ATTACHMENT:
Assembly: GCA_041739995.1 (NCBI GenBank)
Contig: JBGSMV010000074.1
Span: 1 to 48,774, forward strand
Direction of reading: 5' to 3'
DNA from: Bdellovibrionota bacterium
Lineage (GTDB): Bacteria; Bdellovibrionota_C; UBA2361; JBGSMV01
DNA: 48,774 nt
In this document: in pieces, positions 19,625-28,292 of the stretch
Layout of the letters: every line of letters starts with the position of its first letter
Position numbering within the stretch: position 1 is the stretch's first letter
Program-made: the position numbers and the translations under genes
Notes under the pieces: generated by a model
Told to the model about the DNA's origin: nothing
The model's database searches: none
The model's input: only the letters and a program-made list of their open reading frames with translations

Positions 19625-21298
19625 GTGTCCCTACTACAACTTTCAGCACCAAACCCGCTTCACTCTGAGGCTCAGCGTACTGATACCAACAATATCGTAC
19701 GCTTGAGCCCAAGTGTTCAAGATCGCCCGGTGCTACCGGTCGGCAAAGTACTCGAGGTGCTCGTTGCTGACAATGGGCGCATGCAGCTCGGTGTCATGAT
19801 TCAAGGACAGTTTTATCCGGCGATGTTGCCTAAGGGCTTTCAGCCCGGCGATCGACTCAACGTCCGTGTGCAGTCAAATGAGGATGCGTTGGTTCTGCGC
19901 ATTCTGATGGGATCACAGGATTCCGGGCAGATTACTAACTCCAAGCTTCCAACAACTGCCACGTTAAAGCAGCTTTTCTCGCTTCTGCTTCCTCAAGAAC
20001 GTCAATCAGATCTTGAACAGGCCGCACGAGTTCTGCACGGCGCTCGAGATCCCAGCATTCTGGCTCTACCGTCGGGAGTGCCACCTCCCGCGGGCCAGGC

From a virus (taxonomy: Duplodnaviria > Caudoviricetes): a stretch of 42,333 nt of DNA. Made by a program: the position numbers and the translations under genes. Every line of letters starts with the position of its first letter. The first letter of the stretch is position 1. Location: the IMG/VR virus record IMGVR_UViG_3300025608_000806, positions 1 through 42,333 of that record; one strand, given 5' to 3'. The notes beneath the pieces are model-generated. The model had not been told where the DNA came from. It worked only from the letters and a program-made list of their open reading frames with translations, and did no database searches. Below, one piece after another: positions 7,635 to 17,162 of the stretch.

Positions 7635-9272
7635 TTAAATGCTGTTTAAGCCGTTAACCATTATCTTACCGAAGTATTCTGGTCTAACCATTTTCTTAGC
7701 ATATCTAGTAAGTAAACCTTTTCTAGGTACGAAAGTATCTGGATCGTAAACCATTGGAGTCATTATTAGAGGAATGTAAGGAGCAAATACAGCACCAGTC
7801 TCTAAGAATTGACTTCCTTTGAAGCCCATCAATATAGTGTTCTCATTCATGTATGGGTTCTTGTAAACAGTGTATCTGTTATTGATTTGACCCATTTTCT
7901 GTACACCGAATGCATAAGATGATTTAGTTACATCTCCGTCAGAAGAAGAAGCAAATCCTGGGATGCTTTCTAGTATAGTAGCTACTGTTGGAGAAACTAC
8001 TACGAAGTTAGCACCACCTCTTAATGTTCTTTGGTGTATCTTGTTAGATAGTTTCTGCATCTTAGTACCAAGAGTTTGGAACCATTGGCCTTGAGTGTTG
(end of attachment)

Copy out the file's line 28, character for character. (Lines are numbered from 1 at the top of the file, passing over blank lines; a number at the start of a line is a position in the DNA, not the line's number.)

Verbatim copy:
8001 TACGAAGTTAGCACCACCTCTTAATGTTCTTTGGTGTATCTTGTTAGATAGTTTCTGCATCTTAGTACCAAGAGTTTGGAACCATTGGCCTTGAGTGTTG